We knew a DoorDash IPO was on the way, and it arrived this past week packaged with news that the company turned a profit in Q2 and has enough cash stockpiled to float along for quite some time. Throw on top of that DoorDash’s recent win on Prop 22 and its popularity among U.S. consumers, and it seems as if the company and its controversial business model for restaurant delivery are are unstoppable.
Or are they? The other big news this week came from rideshare service Lyft. Cofounder and president John Zimmer said on the company’s earnings call this week that Lyft had spoken with restaurants about many issues plaguing third-party delivery, including the sky-high commission fees companies like DoorDash charge per transaction.
“These businesses want to partner, someone to help them move their goods from point A to point B, but one that does not step in between them and their customers,” he said. In other words, restaurants need someone to deliver the actual food but not necessarily own the order and payment process or the customer relationships (and data). Lyft more or less said it’s aiming to create that delivery model.
Even just one year ago, making this model a successful play for restaurants on a widespread basis would have been a long shot. The technical logistics of delivery are complex. A sophisticated mobile order app a la Starbucks would cost a restaurant tens if not hundreds of thousands of dollars to make. Apps have to allow users to browse a menu and order meals, and they have to be secure around processing payments and storing customer data. With a few exceptions, using a third-party delivery platform for this piece of the delivery stack has historically been the easiest and most cost-effective path for restaurants.
In the early days of the pandemic, restaurants had to either accept this situation and use a third-party delivery platform’s entire stack or risk going under. (A lot of them went under anyway.) But over the last few months, a number of different options have surfaced that allow restaurants to power their own digital storefronts and only rely on delivery services for the last mile. ChowNow, Toast, Lunchbox, . . . the list gets longer each month. Each of these services offers the ability to power a branded storefront through which the restaurant maintains the direct relationship with the customer but doesn’t have to go out and build a mobile order app from the ground up. Most of these services also partner with the major delivery platforms, who still handle the last mile. Restaurants would still have to pay a small commission fee for the actual delivery, but it’s drastically lower than the 30 percent it can reach to when using the full stack.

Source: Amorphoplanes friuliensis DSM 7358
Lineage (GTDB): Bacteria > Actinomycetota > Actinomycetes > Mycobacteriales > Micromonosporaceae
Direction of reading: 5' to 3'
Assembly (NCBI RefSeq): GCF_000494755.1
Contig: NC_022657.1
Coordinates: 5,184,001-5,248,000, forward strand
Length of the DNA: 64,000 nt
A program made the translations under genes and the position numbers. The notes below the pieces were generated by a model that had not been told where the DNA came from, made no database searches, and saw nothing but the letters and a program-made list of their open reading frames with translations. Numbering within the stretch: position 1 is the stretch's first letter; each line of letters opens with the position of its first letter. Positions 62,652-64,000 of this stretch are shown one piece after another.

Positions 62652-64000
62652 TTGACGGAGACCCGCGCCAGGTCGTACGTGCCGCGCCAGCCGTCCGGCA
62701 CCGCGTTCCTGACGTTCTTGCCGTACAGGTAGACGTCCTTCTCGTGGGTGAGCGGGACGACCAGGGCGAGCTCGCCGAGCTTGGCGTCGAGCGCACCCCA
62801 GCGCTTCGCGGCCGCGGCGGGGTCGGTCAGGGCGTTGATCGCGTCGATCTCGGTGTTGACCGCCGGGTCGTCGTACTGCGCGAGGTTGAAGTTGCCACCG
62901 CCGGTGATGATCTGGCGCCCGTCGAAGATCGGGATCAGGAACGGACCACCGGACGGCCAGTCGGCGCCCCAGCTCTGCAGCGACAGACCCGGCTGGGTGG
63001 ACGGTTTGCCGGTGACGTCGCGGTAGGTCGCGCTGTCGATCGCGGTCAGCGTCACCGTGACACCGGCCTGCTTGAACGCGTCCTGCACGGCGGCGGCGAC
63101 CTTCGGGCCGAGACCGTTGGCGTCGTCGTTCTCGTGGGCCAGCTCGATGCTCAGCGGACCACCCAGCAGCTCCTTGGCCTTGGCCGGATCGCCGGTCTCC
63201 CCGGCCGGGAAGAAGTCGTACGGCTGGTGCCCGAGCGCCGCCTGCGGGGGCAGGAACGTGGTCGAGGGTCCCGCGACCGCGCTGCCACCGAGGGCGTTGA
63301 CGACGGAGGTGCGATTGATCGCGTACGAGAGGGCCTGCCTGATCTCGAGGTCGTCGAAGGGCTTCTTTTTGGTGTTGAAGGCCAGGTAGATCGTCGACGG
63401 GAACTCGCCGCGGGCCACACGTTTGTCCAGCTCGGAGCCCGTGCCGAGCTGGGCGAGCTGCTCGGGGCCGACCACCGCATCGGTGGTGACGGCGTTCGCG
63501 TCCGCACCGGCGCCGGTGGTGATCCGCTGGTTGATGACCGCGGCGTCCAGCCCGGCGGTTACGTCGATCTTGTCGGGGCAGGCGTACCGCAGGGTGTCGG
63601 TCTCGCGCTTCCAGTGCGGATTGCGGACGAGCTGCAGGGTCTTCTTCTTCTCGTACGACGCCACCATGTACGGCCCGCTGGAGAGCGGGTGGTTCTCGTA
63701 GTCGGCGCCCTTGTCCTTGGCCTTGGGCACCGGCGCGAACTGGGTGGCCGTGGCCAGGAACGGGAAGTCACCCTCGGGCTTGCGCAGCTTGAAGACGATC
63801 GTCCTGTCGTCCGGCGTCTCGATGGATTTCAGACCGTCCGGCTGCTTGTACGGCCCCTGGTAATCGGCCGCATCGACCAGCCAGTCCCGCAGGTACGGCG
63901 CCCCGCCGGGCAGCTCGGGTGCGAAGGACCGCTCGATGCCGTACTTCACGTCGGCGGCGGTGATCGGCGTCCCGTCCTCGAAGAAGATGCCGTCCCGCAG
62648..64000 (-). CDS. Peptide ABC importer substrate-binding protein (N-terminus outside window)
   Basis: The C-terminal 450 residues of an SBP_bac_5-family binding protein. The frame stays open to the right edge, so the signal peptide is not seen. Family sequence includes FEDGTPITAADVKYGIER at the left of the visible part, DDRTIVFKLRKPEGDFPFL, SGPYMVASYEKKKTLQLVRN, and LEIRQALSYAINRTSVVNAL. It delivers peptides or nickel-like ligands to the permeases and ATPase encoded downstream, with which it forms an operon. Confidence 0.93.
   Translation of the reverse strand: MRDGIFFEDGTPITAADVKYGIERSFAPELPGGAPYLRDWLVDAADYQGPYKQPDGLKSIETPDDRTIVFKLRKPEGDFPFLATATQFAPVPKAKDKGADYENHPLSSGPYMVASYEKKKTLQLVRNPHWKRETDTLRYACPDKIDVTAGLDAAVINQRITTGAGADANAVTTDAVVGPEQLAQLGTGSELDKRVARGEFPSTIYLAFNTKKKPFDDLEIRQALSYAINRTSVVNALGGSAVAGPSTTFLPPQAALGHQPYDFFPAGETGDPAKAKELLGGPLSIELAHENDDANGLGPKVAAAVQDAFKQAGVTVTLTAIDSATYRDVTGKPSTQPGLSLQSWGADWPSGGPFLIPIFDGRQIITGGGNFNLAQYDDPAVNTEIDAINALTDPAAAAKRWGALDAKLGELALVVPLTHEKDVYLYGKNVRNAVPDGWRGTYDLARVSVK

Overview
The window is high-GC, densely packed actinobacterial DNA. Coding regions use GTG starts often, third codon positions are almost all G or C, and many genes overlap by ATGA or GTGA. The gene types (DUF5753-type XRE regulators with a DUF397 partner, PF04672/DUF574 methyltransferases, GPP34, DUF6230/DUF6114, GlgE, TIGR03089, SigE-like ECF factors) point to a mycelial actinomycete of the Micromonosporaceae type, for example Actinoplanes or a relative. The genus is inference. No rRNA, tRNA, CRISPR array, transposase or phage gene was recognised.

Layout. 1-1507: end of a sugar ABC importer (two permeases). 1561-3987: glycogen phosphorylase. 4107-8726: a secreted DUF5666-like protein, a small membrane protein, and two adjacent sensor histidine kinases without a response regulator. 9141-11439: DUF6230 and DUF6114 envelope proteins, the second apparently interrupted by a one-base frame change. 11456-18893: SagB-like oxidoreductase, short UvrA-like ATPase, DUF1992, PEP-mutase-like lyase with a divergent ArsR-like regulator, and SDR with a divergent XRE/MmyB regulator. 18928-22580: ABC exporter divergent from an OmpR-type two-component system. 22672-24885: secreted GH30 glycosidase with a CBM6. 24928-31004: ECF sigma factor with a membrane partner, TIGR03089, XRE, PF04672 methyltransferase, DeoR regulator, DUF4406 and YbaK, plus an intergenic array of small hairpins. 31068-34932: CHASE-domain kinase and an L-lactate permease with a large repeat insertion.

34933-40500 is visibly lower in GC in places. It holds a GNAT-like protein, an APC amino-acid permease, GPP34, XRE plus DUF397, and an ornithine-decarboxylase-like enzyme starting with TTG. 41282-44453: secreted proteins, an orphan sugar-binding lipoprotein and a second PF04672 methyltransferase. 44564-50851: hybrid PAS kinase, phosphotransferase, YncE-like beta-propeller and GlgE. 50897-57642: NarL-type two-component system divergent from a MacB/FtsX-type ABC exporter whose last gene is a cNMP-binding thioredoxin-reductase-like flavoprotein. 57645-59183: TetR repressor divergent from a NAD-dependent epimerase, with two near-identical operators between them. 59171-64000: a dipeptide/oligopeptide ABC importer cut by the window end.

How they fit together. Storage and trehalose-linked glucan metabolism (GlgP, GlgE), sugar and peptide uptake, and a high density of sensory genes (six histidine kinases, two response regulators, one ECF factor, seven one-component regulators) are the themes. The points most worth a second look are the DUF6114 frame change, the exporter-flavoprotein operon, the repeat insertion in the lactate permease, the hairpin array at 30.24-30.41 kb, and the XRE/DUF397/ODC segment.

Lyft’s comments at its earnings call this week suggest the company is ready to capitalize on this trend. Imagine a restaurant using a system like ChowNow’s to power its mobile ordering and payments. The restaurant controls the branding, menus, prices, and customer relationship. Integration with Lyft’s software would mean once an order is placed, a Lyft driver would retrieve the food and drop it with the customer. Lyft is also well-established across the U.S. and claims to have more than 1 million available drivers, so its existing user base could make it additionally attractive to restaurants and their customers.
The question is whether this approach could differentiate Lyft enough to make much of a difference. After all, restaurants nowadays can approach a similar delivery model by processing orders through a company like ChowNow then letting an established delivery player like DoorDash handle the last mile. Lyft would have to offer ultra-competitive rates on commission fees and an extremely wide delivery radius to make itself stand out.
Zimmer said on this week’s call that it was still “early days” for this concept, though Lyft already has a partnership with Grubhub for a separate initiative. But between the pandemic, Prop 22, DoorDash’s insane growth numbers, and all sorts of other controversies, the need for a new delivery system gets more urgent for restaurants each week. This one might be a viable option.
*By Jennifer Marston, The Spoon*